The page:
Thursday, August 25, 2016

Rushing into Ag/Ed in a Major Way



These past few weeks have been a whirlwind of changes as I start my junior year here at Iowa State University—it’s also the start of many new adventures. Over the summer I made the decision to change my major to Agricultural Education. Not only am I really passionate about this major change (no pun intended), I also realize this an unknown area for many.

So What's the Difference Between a Cow and a Heifer?
 
Hannah (rt) and roommate Kelsey off to class.
Two weeks ago, I came to college early to take part in primary recruitment with my sorority—a time when we prepare for taking on a new group of members, a weeklong event most commonly known as “rush.” As the days passed I was able to share some great conversations—a sister from California wanted to know the difference between a cow and a heifer. She was shocked when I told her that if we were cattle, we’d both be heifers. “I’d be a HEIFER? Well then what’s a calf?” she remarked, and then we talked about animal terminology for a while—don’t get me started about trying to explain steers and bulls. She didn’t want to hear about how that change occurs.

Another sister from Des Moines elaborated on how she wants to own her own sheep farm and then use her fashion design major to make clothes from the wool of the sheep, “I want to help people understand where their clothes come from; it’s something that I think is very important.”

Sororities often get stereotyped one certain way, but my sisters come from a wide variety of backgrounds; we are all different in our own way. We have chemical engineers, interior designers, animal scientists, fashion designers, elementary educators, and many agricultural majors like myself. Even though we have a wide a variety of majors, there are things we can all learn from each other.

During some of our conversations I was asked what I wanted to do with my major? It made me think for a minute, because to me when I say I’m an agriculture education major, it seems pretty self-explanatory. I told my sisters that I wanted to teach—but many of them didn’t know that I could teach agriculture in a high school setting, mainly because many of them didn’t have agriculture education programs in their own high school. I was able to take this time as an opportunity to talk to my sisters about agriculture and explain my passion for this industry.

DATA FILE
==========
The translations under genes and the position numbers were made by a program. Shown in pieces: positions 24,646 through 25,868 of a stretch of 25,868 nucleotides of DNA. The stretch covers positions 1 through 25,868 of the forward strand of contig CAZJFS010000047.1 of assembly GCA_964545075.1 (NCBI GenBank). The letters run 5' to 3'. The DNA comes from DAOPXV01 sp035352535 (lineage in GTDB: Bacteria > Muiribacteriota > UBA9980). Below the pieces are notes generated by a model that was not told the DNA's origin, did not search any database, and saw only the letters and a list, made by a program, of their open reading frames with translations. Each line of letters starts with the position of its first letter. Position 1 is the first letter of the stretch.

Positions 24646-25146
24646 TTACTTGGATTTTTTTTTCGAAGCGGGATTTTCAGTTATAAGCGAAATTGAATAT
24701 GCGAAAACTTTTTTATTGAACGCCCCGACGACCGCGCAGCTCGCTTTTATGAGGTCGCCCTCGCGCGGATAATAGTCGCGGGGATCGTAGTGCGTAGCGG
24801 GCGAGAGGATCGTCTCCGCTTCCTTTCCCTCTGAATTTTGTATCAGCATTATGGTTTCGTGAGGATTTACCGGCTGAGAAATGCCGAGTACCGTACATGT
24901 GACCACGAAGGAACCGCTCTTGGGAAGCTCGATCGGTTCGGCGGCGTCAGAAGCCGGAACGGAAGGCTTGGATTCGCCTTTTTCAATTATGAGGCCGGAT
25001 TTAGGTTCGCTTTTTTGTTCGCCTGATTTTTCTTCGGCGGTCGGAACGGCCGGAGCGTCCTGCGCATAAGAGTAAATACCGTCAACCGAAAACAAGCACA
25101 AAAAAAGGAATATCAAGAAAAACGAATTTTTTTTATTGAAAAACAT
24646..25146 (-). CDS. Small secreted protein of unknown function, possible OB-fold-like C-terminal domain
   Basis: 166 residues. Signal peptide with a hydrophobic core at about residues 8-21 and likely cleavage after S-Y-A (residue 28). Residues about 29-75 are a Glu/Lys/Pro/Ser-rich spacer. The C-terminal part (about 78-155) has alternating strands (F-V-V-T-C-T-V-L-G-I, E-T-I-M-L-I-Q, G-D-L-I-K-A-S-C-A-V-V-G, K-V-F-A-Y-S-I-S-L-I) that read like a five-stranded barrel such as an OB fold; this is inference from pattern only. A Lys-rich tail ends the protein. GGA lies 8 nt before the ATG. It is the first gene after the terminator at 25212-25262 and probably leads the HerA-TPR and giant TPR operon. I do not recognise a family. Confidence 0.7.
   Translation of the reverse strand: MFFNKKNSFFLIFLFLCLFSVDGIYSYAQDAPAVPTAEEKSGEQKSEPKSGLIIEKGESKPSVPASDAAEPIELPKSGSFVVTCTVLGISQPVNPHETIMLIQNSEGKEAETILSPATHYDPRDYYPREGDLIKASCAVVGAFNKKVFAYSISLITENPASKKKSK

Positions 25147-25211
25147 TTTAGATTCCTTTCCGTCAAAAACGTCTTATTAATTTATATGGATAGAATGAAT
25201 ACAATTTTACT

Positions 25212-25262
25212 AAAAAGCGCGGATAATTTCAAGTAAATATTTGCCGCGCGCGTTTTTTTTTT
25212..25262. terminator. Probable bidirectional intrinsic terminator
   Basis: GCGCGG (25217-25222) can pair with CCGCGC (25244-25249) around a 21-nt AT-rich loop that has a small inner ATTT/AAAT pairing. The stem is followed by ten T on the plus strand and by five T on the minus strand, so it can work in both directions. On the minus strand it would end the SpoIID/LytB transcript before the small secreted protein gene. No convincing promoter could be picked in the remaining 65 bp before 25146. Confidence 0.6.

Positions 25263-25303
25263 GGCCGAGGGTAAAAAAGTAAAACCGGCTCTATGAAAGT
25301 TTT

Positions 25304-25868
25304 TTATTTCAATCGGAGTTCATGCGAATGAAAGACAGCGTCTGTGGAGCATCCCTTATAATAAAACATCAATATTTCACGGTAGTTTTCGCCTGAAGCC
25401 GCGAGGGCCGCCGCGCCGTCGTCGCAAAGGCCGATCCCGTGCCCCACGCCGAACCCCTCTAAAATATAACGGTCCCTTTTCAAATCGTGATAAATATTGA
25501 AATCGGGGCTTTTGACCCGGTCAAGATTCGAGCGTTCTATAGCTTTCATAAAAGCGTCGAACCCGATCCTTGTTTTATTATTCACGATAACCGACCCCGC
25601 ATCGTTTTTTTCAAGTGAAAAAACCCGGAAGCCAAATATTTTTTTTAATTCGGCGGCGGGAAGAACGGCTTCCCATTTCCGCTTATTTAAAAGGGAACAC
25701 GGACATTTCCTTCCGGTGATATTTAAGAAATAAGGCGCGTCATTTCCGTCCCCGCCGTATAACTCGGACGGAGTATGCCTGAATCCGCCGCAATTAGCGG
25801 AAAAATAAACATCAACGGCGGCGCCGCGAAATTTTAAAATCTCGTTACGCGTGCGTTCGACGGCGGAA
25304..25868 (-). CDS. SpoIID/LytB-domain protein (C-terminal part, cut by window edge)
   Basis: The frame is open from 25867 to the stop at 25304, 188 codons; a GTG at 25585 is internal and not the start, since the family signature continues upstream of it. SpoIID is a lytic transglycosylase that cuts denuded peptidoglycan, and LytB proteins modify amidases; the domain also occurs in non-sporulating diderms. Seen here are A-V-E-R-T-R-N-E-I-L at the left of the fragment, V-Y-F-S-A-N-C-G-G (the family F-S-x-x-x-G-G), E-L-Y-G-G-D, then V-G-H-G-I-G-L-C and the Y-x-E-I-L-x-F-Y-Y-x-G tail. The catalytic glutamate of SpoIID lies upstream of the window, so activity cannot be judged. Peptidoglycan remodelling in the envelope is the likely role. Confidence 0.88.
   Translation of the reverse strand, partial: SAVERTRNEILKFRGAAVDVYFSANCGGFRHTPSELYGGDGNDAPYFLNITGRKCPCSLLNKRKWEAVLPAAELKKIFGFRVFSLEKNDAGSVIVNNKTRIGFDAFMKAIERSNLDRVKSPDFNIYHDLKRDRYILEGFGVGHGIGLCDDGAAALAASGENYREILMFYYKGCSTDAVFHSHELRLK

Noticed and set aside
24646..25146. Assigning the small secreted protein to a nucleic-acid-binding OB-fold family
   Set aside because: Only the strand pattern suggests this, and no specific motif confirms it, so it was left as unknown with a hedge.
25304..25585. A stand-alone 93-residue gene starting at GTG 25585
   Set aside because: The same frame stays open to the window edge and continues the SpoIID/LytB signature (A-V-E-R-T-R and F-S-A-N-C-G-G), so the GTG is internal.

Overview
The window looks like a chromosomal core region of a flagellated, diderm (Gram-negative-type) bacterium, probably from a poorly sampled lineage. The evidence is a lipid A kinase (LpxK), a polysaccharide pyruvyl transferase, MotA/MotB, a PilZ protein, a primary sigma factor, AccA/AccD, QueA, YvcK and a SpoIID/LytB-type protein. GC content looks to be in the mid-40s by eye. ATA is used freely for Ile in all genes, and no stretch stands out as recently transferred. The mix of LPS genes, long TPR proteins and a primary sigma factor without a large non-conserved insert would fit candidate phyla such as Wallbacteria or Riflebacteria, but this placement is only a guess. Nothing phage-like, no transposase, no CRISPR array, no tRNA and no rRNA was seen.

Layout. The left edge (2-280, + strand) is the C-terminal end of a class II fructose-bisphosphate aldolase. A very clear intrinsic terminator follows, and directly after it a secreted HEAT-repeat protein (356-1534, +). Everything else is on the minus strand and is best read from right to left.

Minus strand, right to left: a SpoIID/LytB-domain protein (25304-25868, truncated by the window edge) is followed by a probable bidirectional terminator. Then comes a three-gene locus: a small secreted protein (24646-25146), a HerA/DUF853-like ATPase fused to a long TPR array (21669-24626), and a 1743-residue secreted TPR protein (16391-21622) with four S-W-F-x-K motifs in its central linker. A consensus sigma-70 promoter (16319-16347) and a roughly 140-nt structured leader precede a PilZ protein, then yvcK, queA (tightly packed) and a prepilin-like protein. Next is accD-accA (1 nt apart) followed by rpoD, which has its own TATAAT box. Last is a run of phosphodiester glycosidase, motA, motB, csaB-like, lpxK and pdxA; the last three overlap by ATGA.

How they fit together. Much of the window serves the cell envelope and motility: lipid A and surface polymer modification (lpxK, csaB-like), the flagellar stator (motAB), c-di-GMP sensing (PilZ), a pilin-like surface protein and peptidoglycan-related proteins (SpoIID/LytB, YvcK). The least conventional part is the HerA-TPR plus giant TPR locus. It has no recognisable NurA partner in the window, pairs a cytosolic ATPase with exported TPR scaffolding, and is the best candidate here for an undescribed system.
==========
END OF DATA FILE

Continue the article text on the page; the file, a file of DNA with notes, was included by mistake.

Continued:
From the outside looking in, agricultural education makes a lot of sense for students like myself—ones that grew up on a farm and had a direct connection to agriculture. However, agricultural education goes far beyond the bounds of “farm kids.” Agricultural education, as a part of broader Career and Technical Education, allows students to apply knowledge that they have gained in other classes to a real world environment with what is called the 3-circle model:

1.)             Classroom Experience (taught by an agriculture teacher, which is what I am aspiring to be)

2.)             FFA (A national organization with a mission to make a positive difference in the lives of students by developing their potential for premier leadership, personal growth, and career success)
3.)             Supervised Agricultural Experience (A hands-on work/learning experience that allows students to take what they have learned in the classroom and apply those skills outside of the classroom).